Firms increasing their deductibles “realize how important risk management is as the first dollars spent are theirs,” Knise says. “Many architects and engineers in the $20 million to $60 million revenue range may have professional liability deductibles of $100,000 to $500,000 per claim.”

The interest in risk management predates the recession, of course. Knise points to Arthur Andersen’s collapse in 2002 as “a wakeup call for professional-service firms.”  The accounting giant surrendered its CPA licenses after being found guilty of criminal charges related to its audits for the bankrupt Enron Corp.  The U.S. Supreme Court later overturned the verdict, but the damage to the firm’s reputation was fatal. In the wake of the Enron scandal, “people realized they were vulnerable as professionals,” Knise says.

John Stanchina, president of Rutherfoord, a Virginia-based insurance broker that became a Marsh & McLennan Agency company last year, traces the interest in risk management even further back. “We’ve seen a growing interest in risk management in all industries in the last 20 years,” he says. “Firms recognize they can improve productivity and profitability. We see this as an evolving trend, not a new trend.”

Today’s marketplace is distinct from the past in a key way, though. “All firms face greater risk today than they did 20 years ago, due to the U.S. litigation environment, global competition and the cost of capital,” Stanchina says. In response, many firms have become more aware of the risks they face and even more inclined to emphasize risk management.

“We’re seeing a lot more legal contracts being drawn up by firms that used to work on a handshake,” says Angelina Fair, manager of claims and risk management for Roanoke-based Chas. Lunsford Sons & Associates, an insurance broker that opened its doors in 1870. “Now you draw up a contract instead of picking up the phone.” And the risks associated with these contracts can often be just as much about what is not written in the contract as what is, she adds. “This is why Lunsford reviews these contracts for clients free of charge.”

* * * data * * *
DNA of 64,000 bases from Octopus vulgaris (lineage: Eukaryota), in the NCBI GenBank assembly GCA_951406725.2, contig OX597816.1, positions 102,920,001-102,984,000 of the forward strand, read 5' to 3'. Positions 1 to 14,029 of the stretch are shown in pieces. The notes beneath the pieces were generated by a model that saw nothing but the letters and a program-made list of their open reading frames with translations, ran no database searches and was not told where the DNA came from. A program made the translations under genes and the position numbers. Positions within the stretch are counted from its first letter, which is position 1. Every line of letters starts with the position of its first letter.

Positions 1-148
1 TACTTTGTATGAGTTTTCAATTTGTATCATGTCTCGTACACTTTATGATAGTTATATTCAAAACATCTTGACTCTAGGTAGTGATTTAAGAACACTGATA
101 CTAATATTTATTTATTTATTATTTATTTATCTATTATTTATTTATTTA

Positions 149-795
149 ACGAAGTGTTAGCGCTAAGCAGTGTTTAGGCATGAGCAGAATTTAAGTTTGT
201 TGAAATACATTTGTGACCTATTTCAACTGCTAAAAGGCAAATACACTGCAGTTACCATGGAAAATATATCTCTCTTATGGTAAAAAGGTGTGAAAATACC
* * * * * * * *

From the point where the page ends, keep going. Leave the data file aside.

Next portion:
The number of professional firms working internationally has made business more complex and riskier, too. “We have to ask a lot more questions to understand what clients are doing and how they’re operating to cover a claim in the event something happens,” Deal says. With the threat of Somali pirates off Africa’s east coast, for example, insurance coverage on products shipped to Madagascar will be more expensive than it would be on products shipped to London. “Pricing has gotten very scientific,” Deal adds.

And the sheer size of many business deals today makes participants painfully aware of the risks they’re facing. “A big deal in the old days could be $1 billion,” Knise says. “Now, it’s $40 billion. With big numbers come big risks.” 


‘Not a passing trend’
All that interest in risk management has changed the way some insurance brokers work. “If you go back 15 years, the focus was on insurance procurement,” Knise says. “That has shifted heavily to risk management” as companies focus on “managing risk better so insurance becomes a backup and not the main risk management vehicle.”

That shift has affected some brokers’ workload. While Knise’s firm gets paid primarily for obtaining insurance coverage for its clients, for example, “we spend more hours on risk management” than procuring insurance, he says.

Likewise, USI conducts seminars and webinars for its clients, as well as producing white papers on risk-related topics. “We’re doing more webinars than anything else,” Deal says.

Rutherfoord has diversified heavily into risk management as well. “Twenty-five years ago, insurance procurement was a big chunk” of what the firm did, Stanchina says. “But over the years, we’ve become a diversified firm, based on our clients’ needs.”  While it still handles insurance procurement, it now also offers guidance in “risk prevention, environmental consulting, surety, executive liability and employee benefits consulting,” he says.

With so much at stake, risk management will increasingly play a central role in insurance brokerages as well as professional service firms, experts say. “Risk management isn’t a passing trend,” Fair says. “It’s here to stay because it has become ingrained in the way people do business now. The fact that an insurance firm has an entire risk management office shows that.”